Sa'ar 4-class missile boat
Chilean Navy Sa'ar 4-class fast-attack craft Angamos and Casma perform tactical maneuvering exercises in the Strait Of Magellan
|Operators:|| Israeli Navy
South African Navy
Sri Lanka Navy
Hellenic Coast Guard
|Preceded by:||Sa'ar 3-class missile boat|
|Succeeded by:||Sa'ar 4.5-class missile boat|
|Displacement:||415 tons (450 tons loaded)|
|Length:||58 m (190 ft)|
|Beam:||7.62 m (25.0 ft)|
|Draught:||2.4 m (7.9 ft)|
|Propulsion:||4 MTU diesels 12,000 hp (8,900 kW), 4 screws|
|Speed:||33 knots (61 km/h; 38 mph)|
|Range:||4,800 nautical miles (8,900 km; 5,500 mi) at 19 knots (35 km/h), 2,200 nautical miles (4,100 km; 2,500 mi) at 30 knots (56 km/h; 35 mph)|
|Surface/air search radar - Neptune/S.P.S
Fire-control radar - Orion
The Sa'ar 4 or Reshef class missile boats were built based on Israeli Navy designs grounded in accumulated experience derived in the operation of "Cherbourg" (Sa'ar 1, Sa'ar 2, and Sa'ar 3) classes. Thirteen were built at the Israel Shipyards, ten for the Israeli Navy and three for the South African Navy. Another six were built for the South African Navy in South Africa with Israeli assistance.
Sa'ar 4 boats' first battle engagements were made in the October 1973 Yom Kippur War. During this war, two Sa'ar 4 boats engaged in missile battles with Egyptian and Syrian ships and coastal targets. Israel has sold most of the Sa'ar 4 boats to other navies, however, the INS Nitzachon and INS Atzmaut remained in active Israeli Navy service until 2014.
Ten Sa'ar IV class boats were built for the Israeli Navy. As of 2013[update] only two remain in service. Three were disassembled, with systems taken for use in the construction of Sa'ar 4.5 class vessels. Three vessels and one hull stripped of systems were sold to Chile. Two vessels were sold to Sri Lanka.
|INS Reshef||Spark||Launched in 1973.
Commissioned on February 1973.
|Sold to Chile in 1997 as LM-34 Angamos.||Sold|
|INS Keshet||Bow||Launched in 1973.
Commissioned before October 1973.
|Sold to Chile in 1981 as LM-31 Chipana.||Sold|
|Sold to Chile in 1979 as LM-30 Casma.||Sold|
|INS Kidon||Javelin||Launched in 1974.||Disassembled. Various systems reassembled atop Sa'ar 4.5 hull in 1994. The old hull sunk as an underwater memorial.||Retired|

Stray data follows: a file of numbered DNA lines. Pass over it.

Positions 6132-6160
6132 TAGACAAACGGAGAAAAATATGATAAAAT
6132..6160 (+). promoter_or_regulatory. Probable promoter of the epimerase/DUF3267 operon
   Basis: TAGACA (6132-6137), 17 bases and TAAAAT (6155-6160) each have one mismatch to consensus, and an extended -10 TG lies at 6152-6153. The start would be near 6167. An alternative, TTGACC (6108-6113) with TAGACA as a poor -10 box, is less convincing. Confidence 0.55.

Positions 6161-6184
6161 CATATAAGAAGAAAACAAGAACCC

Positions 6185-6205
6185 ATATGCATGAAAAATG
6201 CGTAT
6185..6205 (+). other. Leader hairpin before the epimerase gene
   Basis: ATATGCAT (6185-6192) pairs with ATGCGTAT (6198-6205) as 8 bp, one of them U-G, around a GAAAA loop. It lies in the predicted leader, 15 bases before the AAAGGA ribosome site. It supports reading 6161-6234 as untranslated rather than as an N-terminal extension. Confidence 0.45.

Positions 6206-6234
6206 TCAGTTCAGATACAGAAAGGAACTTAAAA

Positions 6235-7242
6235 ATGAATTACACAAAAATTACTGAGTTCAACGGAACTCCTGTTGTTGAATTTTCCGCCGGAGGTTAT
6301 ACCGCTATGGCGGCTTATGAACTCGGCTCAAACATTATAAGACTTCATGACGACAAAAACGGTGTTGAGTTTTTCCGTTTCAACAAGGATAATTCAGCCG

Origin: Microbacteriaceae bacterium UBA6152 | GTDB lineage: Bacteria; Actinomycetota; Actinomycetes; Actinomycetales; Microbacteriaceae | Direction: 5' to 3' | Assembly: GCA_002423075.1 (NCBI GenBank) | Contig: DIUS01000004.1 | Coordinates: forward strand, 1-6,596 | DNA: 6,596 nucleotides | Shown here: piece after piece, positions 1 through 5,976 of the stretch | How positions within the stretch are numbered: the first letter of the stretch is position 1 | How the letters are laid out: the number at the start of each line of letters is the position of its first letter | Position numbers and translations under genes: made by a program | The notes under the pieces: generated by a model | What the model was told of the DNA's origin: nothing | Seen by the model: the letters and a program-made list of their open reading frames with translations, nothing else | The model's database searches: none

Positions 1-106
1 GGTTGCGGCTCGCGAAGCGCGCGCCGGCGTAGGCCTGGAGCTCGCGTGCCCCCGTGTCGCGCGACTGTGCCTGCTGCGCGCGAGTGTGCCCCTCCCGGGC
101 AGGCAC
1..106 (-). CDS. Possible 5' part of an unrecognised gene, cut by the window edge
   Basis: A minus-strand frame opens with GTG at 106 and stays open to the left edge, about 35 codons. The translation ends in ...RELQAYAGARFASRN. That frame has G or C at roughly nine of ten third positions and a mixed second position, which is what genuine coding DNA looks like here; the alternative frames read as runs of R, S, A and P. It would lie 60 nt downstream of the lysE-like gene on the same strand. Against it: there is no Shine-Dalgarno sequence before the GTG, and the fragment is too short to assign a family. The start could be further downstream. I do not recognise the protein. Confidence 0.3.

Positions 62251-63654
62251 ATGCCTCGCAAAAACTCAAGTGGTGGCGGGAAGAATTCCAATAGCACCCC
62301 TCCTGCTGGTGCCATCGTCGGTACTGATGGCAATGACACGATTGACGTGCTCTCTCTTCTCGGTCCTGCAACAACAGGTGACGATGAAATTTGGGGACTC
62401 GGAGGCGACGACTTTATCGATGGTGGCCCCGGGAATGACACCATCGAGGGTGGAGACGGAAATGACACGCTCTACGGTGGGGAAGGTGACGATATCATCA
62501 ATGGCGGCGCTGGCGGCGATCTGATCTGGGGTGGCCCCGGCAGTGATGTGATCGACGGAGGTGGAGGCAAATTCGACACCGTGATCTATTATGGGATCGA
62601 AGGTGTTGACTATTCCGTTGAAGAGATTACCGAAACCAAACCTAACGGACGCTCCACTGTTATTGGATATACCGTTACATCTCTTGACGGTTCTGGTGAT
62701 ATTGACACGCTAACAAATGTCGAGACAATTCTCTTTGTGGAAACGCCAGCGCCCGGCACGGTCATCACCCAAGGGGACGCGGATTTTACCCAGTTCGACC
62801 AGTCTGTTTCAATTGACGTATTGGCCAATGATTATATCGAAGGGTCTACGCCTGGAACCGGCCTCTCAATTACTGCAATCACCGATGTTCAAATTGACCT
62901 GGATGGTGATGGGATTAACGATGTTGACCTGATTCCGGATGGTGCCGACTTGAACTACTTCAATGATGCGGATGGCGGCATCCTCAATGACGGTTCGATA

|INS Tarshish||Tarshish||Launched in 1975.||Disassembled. Some systems reassembled atop Sa'ar 4.5 hull in 1995. The old hull sold to Chile in 1997 as LM-35 Papudo.||Sold|
|INS Yaffo||Jaffa||Launched in 1975.||Disassembled. Various systems reassembled atop new Sa'ar 4.5-class missile boat hull in 1998.||Retired|
|INS Nitzachon||Victory||Launched on July 1978.
Commissioned on September 1978.
|Redirected to anti-submarine warfare.
Retired 15 January 2014
|INS Atzmaut||Independence||Launched on December 1978.
Commissioned on February 1979.
|Redirected to anti-submarine warfare.
To Be Retired 2014
|INS Moledet||Homeland||Launched in 1979.||Redirected to anti-submarine warfare.
Sold to Sri-Lanka in 2000 as SLNS Suranimala.
|INS Komemiyut||Sovereignty||Launched in 1980.||Redirected to anti-submarine warfare.
Sold to Sri-Lanka in 2000 as SLNS Nandimitra.
The Warrior class strike craft (formerly designated Minister class) in service with the South African Navy are modified Sa'ar IV (Reshef class) fast attack craft. In 1974, a contract was signed with Israeli Military Industries for the construction of three of the modified Reshef class vessels at the Haifa facility of Israeli Shipyards. A further three were built immediately after at the Sandock Austral shipyard in Durban, South Africa, with three more being built at the same facility several years later. The imposition of the international embargo on the sale of arms to South Africa on 4 November 1977 forced the project to be carried out under a cloak of security. The South African variants were fitted with Gabriel missiles, known in South Africa as 'Scorpion' missiles, and had two Oto Melara 76 mm guns instead of a single one with a Phalanx CIWS.
In 2000, two of the Israeli boats were sold to the Sri Lankan Navy, forming the Nandimithra Class. It is not certain if these boats retain the Harpoon missile capability, however, these boats retained their Gabriel missile capability.
- Israeli Weapons
- Project Japonica: The secret building of South African Strike Craft in Israel, 1975-79
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